FSA’s fine means Lehman cases are on the cards


LAST Thursday, the FSA fined RSM Tenon Financial Services £700,000 for failings in its advice and sales processes relating to Lehman-backed structured products between 1 November 2007 and 31 August 2008. Tenon was also directed to conduct a past-business review and compensate those customers that it determines were mis-sold those products, estimated to total around £1.8m. This is the first enforcement action taken by the FSA for the mis-selling of Lehman-backed structured products since its 27 October 2009 review on the marketing and distribution of those products. Given that 6,000 investors purchased almost £200m of these products, the fallout is likely to just be beginning.

Complaints have arisen over Lehman-backed structured products as they were often described and sold, as “guaranteed”. Typically they offered a “floor” to any investment risk, limiting potential losses, along with “capped” participation in stock market returns. Investors purchased them because they sought access to the upside performance of the underlying equities but also a guarantee they not lose capital. The appeal was heightened – wrongly, with hindsight – because Lehman had offered either a full or partial “guarantee”. To many investors, such a guarantee would have appeared valuable as the probability (and therefore credit risk) of Lehman becoming insolvent, something that was considered remote at the time of purchase. After Lehman’s collapse in September 2008, investors quickly realised that capital guarantees in structured products are only as strong as the financial strength of the guarantee provider.

In the final notice issued by the FSA’s Enforcement Division against Tenon, the regulator identified a number of risks which the Tenon sales process failed to adequately address – investment risk (the investment returns and returns of capital were dependent on the performance of market indices), credit risk (the return of capital was subject to counterparty risk) and liquidity risk (a restricted ability to realise the investment during the term).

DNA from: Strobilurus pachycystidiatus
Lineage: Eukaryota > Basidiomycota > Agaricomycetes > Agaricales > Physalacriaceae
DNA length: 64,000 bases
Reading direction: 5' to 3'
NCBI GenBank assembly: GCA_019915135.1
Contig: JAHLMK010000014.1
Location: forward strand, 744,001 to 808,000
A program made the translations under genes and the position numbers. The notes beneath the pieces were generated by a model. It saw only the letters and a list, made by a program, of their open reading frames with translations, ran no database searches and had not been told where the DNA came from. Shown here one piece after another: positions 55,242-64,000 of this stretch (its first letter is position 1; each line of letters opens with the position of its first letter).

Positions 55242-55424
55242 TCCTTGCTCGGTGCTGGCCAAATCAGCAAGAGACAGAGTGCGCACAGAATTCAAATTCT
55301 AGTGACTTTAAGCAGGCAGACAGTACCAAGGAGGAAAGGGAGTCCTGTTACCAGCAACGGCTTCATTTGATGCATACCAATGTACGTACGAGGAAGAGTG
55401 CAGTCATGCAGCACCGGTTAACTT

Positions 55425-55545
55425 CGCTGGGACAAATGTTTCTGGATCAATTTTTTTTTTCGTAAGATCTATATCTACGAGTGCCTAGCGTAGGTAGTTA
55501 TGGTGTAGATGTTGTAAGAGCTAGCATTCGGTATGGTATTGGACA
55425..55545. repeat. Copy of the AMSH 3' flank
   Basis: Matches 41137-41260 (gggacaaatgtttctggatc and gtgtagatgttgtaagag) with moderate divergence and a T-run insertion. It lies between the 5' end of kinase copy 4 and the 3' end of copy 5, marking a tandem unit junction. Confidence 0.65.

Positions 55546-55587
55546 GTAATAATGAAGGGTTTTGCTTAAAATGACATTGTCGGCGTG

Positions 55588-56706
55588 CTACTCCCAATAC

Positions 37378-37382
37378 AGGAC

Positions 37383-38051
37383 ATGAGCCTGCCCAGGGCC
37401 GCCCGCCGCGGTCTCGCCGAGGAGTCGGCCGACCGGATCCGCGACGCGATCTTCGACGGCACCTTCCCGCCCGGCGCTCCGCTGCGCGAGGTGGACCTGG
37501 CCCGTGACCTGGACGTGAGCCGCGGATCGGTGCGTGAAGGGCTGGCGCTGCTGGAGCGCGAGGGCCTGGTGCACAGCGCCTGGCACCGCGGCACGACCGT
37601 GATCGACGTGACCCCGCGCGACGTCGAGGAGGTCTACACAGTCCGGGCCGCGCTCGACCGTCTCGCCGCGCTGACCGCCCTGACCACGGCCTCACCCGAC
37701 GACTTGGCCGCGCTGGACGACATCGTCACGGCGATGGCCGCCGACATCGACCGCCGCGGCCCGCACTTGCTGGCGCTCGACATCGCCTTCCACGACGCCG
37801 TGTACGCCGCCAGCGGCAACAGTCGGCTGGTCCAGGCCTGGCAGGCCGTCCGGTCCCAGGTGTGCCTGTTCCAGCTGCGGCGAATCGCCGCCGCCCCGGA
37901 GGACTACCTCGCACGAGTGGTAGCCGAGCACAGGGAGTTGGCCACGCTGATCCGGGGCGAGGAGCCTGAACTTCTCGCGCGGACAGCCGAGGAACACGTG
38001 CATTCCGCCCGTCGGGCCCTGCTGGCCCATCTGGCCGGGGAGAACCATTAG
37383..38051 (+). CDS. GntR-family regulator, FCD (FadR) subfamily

These all led to a diversity risk if such products made up too high a proportion of the total portfolio, particularly where the products were backed by only one counterparty (even if that counterparty was Lehman Brothers). Tenon was found to have failed to properly assess and disclose the risks and demonstrate the products were suitable for their customers’ profiles.

Firms involved in the sale of Lehman-backed structured products should now be alive to regulatory intervention and should, if they have not already, be conducting a past-business sales review, and protecting themselves, where possible, through the use of legal professional privilege. Disciplinary or employee-removal procedures may need to be put in place if individuals are found to have mis-sold products. However, given the potential for litigation, future cooperation of the relevant employees should be secured if possible. If problems are discovered as a result of internal investigations, advice should be taken so that the fine line between self-interest and regulatory co-operation is treaded carefully.

In addition to further enforcement action (two further firms are said to have been referred to the FSA’s enforcement division) these findings may well result in private litigation where investors sue their advisors for negligent advice. As well as pursuing breach of contract and common law negligence claims, investors may point to similar rule breaches by their own advisers as those breaches committed by Tenon and try and rely on the private action for damages under section 150 of the Financial Services and Markets Act 2000. If the draft provisions for collective redress in the Financial Services Bill are implemented, this may well be an area ripe for a test case under that legislation.